Poetry• In Western civilization the oral tradition was how stories were told and preserved. This is the origin of poetry.• Poems always have themes. Love has been the preeminent theme throughout history.• Poetry in the earlier centuries had very strict conventions (closed-verse) when it came to rhyme and rhythm• In the 19th century more open forms of poetry emerged.• In the 20th century free verse dominated poetry and continues to today though some poets are returning to stricter formats.
Scansion• Scansion is the act of scanning a line of poetry• Each unit of stressed and unstressed syllable is a foot• The meter (formal rhythm) of a poem is signaled by the type of foot it employs and the number of feet in each line: 4 (tetrameter), 5 (pentameter), 6 (hexameter), 7 (heptameter) feet are the most common• Most poems employ a single meter throughout with specific feet to create emphasis• Scansion is relevant in the analysis of poems of a certain genre, by a specific author, from a certain time period as it is a way of identifying a pattern within a work (as discussed in the last lesson about Critical Reading)
Poetic Rhymes• Seen often in closed-verse• Emerged in the Middle Ages. Latin and Greek were based on meter.• End-rhyme is what we see most often in poems and songs• Masculine rhyme – Final syllables of an exact rhyme are stressed and identical – Short and Sort – Long and Throng• Feminine rhyme – Unstressed syllable rhyming with stressed syllable – Explicit and Visit• Triple rhyme – Final three syllables are identical – Merrily and Verily• Half or off-rhyme – Only final consonant rhymes exactly – Ill able and Syllable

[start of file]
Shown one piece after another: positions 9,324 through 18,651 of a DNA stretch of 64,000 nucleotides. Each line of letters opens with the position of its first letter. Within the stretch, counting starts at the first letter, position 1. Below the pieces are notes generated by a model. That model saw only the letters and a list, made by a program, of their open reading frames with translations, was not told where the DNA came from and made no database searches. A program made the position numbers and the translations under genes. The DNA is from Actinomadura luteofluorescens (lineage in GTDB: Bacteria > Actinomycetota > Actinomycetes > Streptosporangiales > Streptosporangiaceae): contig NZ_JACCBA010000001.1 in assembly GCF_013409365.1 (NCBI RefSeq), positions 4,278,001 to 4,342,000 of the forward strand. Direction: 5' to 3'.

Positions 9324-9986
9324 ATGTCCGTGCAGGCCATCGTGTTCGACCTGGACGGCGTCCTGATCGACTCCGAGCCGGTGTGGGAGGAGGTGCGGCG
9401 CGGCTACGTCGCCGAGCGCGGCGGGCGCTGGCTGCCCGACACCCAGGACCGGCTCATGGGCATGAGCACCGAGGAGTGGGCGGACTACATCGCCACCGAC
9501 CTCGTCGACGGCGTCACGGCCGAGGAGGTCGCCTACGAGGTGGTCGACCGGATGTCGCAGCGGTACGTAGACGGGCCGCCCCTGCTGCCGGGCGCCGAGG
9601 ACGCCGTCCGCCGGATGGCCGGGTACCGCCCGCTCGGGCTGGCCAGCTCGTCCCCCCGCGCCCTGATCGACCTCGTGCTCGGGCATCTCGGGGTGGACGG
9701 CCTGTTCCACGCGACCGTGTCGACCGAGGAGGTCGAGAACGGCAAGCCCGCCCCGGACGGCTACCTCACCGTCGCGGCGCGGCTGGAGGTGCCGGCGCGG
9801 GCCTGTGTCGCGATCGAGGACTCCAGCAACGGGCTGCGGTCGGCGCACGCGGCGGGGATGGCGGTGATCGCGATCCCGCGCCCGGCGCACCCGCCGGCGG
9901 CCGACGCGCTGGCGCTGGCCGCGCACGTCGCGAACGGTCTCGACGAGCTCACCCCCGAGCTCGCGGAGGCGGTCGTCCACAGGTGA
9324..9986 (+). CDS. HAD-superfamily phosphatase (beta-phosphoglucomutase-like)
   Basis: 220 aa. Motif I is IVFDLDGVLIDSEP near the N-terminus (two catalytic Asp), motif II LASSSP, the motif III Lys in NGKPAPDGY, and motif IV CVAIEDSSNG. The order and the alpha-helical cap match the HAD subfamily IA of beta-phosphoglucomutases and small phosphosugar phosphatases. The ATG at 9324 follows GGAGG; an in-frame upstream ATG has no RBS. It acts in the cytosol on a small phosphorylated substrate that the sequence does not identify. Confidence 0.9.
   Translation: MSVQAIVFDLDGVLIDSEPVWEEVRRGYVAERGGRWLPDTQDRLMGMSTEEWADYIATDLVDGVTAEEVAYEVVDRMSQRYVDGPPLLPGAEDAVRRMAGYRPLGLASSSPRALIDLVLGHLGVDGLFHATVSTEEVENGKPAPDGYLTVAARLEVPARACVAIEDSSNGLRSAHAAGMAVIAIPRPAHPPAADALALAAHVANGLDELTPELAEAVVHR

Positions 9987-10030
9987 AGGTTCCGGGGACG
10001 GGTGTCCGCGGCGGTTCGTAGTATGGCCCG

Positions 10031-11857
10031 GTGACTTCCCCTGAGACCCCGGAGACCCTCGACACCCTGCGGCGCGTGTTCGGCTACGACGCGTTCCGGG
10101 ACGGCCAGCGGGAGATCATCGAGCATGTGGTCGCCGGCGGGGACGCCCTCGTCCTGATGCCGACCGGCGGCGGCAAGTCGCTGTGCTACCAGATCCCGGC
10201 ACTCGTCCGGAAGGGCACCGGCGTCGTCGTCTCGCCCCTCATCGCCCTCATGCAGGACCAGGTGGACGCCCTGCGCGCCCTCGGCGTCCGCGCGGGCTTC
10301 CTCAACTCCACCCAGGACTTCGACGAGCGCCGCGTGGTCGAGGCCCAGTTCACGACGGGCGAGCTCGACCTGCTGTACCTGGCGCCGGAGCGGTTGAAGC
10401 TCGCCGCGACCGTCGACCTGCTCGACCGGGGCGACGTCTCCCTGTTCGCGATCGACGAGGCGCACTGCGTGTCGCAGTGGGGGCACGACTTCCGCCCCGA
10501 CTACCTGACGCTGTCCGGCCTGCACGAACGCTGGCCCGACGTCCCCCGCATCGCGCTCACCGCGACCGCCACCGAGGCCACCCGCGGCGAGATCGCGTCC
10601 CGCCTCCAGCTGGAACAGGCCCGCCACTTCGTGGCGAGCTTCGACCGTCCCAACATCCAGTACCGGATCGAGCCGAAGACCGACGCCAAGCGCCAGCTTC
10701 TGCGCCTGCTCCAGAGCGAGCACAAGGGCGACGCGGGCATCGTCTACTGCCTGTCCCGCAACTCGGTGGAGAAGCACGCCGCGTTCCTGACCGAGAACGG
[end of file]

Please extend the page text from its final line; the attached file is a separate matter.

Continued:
Other Poetic Rhymes• Eye rhyme – Appears to rhyme based on spelling but pronounced differently – Plow and Blow• Internal rhyme – Two words in a line rhyming – I went home to find my comb• Alliteration – Repetition of initial sounds – Amazing America – Incredible India – Always asleep• Assonance – Repetition of vowel sounds followed by different consonants – Coop, comb• Consonance – Repetition of consonant sound with different vowel sound – Come to my arms my beamish boys
Unrhymed Forms• Blank verse – epic poetry, mirrors the pattern of natural speech• Haiku, Tanka, Japanese poetry – determined solely by syllables• Free verse – enormous range of choice• Prose poem – visual appearance of prose but has poetic aspects
Analyzing Poetry• Poetic rhythm is identified by the meter of the lines• Structure of stanzas (groupings of lines)• Parse sentences of poem• Analyze adherence of diversion from poetic convention• Meter has a more subliminal effect affecting our feelings towards the tone of a poem• Rhyme and repetition can be more obvious and overt in their aesthetic and oral effect
Fiction• Artistic depiction of facts that may be real or completely imagined.• Classified by Genre (science fiction, romance) and by Length (novel, short story)• Common forms of fiction – Short Story – Novella – Novel
Elements of Fiction• Plot – Events which occur, motivation and driving force of the story• Character• Narration – Reliable Narrator – Unreliable Narrator – Different Points of View • First Person • Second Person • Third Person• Setting – Time period – Physical location and environment
Diction/Word Choice• Exercise – Asked vs. Interrogated – Existence vs. Life – Said vs. Declared – Dad vs. Father• Meaning and context – Father instead of Dad in a fight scene – what would that indicate?